Midwest Living Review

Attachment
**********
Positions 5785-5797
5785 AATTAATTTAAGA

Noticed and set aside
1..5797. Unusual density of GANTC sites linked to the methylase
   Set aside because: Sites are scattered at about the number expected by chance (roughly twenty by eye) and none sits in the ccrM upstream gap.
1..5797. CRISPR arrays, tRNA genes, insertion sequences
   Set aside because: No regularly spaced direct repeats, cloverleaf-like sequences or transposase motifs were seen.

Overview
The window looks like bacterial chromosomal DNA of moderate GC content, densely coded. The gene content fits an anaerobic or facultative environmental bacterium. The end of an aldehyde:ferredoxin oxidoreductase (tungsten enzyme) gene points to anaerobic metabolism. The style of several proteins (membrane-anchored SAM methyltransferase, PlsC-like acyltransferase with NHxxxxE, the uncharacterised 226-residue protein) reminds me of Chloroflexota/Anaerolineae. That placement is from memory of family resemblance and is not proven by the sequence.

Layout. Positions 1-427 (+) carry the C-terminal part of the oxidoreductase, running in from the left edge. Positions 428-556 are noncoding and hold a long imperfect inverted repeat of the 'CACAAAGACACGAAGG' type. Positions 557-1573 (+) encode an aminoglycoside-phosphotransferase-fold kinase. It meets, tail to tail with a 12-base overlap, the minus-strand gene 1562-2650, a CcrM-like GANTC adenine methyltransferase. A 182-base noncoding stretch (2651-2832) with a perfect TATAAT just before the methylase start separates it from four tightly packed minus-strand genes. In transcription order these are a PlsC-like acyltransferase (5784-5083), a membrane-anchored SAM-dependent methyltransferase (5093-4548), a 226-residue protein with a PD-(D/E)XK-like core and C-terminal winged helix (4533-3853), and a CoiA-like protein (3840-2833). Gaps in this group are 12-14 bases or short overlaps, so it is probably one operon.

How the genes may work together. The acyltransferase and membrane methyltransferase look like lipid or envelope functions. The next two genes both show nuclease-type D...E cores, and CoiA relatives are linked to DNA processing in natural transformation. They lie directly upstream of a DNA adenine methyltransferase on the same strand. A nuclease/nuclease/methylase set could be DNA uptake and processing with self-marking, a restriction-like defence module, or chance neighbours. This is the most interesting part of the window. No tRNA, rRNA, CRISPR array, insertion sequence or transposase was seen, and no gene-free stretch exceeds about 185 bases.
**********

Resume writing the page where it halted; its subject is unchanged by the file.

This park, run by the Missouri Department of Natural Resources, encompassed 1,133 acres with a hill near the front entrance that rivals San Francisco. Campsites had picnic tables and electrical hookups, as well as fire pits. Water and a dumping station were also available, in addition to restroom buildings and a shower house. Eight trails ranged from .20 to 3.25 miles and easy to strenuous activity levels. Various routes pass through large hills and dense woods and there was a paved, 2.75-mile trail available for cyclists. Heads for several trails met beside a large lot that provided parking for several dozen cars. The park also offered a disabled accessible scenic overlook of where the Missouri River once ran (it has since changed course), with Fort Leavenworth, KS, and beyond, in the background. This was a spot that Lewis & Clark visited, in 1804. The park's most interesting structure was a weathered vintage tobacco barn, which reflected Weston's long history as a tobacco 'capital.' One piece of tobacco antiquity, currently on display, was a donated 1920s tobacco press used to press cured or dried tobacco leaves, and several information boards, located nearby, described Weston's tobacco history in fascinating detail. Campers and hikers will enjoy the park's quiet beauty but, without any water features, activities here are fairly limited.